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Publisher's Summary

Life is boring: filled with meetings and traffic, errands and emails. Nothing we'd ever call fun. But what if we've gotten fun wrong? In Play Anything, visionary game designer and philosopher Ian Bogost shows how we can overcome our daily anxiety; transforming the boring, ordinary world around us into one of endless, playful possibilities. The key to this playful mindset lies in discovering the secret truth of fun and games.

Play Anything reveals that games appeal to us not because they are fun, but because they set limitations. Soccer wouldn't be soccer if it wasn't composed of two teams of 11 players using only their feet, heads, and torsos to get a ball into a goal; Tetris wouldn't be Tetris without falling pieces in characteristic shapes. Such rules seem needless, arbitrary, and difficult. Yet it is the limitations that make games enjoyable, just like it's the hard things in life that give it meaning.

Play is what happens when we accept these limitations, narrow our focus, and, consequently, have fun. Which is also how to live a good life. Manipulating a soccer ball into a goal is no different than treating ordinary circumstances - like grocery shopping, lawn mowing, and making PowerPoints - as sources for meaning and joy. We can "play anything" by filling our days with attention and discipline, devotion and love for the world as it really is, beyond our desires and fears. Ranging from Internet culture to moral philosophy, ancient poetry to modern consumerism, Bogost shows us how today's chaotic world can only be tamed - and enjoyed - when we first impose boundaries on ourselves.

©2016 Ian Bogost (P)2016 Recorded Books

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Great book, bad title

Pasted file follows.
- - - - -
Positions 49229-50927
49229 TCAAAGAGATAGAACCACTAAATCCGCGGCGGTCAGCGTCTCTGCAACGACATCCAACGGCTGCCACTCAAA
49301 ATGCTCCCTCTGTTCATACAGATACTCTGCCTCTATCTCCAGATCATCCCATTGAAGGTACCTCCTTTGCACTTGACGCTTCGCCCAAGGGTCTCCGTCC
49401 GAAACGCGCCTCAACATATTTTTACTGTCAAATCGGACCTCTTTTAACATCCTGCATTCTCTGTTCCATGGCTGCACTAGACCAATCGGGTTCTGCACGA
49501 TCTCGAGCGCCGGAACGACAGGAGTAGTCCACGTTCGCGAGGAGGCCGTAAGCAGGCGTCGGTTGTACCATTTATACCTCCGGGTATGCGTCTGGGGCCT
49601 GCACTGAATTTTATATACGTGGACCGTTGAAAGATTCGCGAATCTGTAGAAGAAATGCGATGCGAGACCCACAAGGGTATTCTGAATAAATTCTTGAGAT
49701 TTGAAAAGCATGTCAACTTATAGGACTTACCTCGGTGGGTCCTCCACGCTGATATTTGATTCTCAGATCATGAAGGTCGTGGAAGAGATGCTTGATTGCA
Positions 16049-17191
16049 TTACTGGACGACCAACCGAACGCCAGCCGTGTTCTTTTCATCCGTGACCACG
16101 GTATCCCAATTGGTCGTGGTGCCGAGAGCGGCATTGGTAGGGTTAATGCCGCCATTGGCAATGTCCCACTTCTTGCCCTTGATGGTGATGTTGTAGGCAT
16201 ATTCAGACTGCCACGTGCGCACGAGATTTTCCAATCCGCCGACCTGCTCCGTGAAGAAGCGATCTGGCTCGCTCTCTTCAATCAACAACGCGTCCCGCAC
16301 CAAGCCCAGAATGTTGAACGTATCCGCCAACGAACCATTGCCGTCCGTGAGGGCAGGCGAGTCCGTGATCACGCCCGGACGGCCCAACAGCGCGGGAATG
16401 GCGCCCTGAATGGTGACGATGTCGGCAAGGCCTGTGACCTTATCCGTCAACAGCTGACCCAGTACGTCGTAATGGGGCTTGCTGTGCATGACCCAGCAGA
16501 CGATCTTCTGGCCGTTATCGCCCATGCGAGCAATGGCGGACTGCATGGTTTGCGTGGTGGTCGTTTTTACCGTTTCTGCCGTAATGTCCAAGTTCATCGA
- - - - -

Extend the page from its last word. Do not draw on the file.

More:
I did not find in this book what I was expecting from the title.
It's well written and interesting. I touches briefly on boredom and limits. Much of the time is passed criticizing irony. I would say that irony, instead of play, is the main focus of this book.

1 of 1 people found this review helpful

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or become a monk

Being satisfied with everything for what it is and what we are may that the joy out of the things that matter and send it out in the darkness only to return to us as something else.

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Useless

This book has nothing that pertains to practical application. Talks about hipsters obsessions hints that the ideas discussed might have useful applications but does nothing to explore implementation or utilization.

Just a collection of ponderings about pretentious interests

  • Overall
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Convoluted

Would you try another book from Ian Bogost and/or Jonathan Yen?

Not Bogost but Yen was a good narrator

What could Ian Bogost have done to make this a more enjoyable book for you?

This was very hard to follow in my opinion. I understood the premise that it is the restrictions of things that make it a game, but I felt the examples jumped all over the place.

Have you listened to any of Jonathan Yen’s other performances before? How does this one compare?

No I have not.

What reaction did this book spark in you? Anger, sadness, disappointment?

frustration

1 of 2 people found this review helpful

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  • K. Goldschmitt
  • 11-27-16

frustrating

This book was a let-down. Way too biased without any compassion for differences or minorities.

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  • M A Mc
  • 11-01-16

An interesting view, but no practical advice

Listening to this book is probably not the best way to take on Bogost's ideas, and personally I founds the reader's emphasis incoherent with content.

Bogost lectures on the many faults of Ironyer, positivism, mindfulness and others.

Instead he offers allowing things to be what they are, and circumscribing them to explore their potential. But how we are to do ''tis is not clear.

It is less a guide and more philosophical thesis.

There is much to ponder.

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  • C. E. Scurr
  • 09-25-16

Not what I was expecting.

Not what I was expecting at all! Very heavy going at times. It was rather like an endurance test to make it to the end but was thought provoking and interesting. I would not have chosen to listen to this had I realised at the beginning what it contained but am glad that I was mistaken and persevered to the end. Very useful (I would think) for someone studying the meaning of play.

I have given 4 stars as I did, unexpectedly, kind of enjoy it. The impersonation of Marie Kondo I thought to be rather patronising.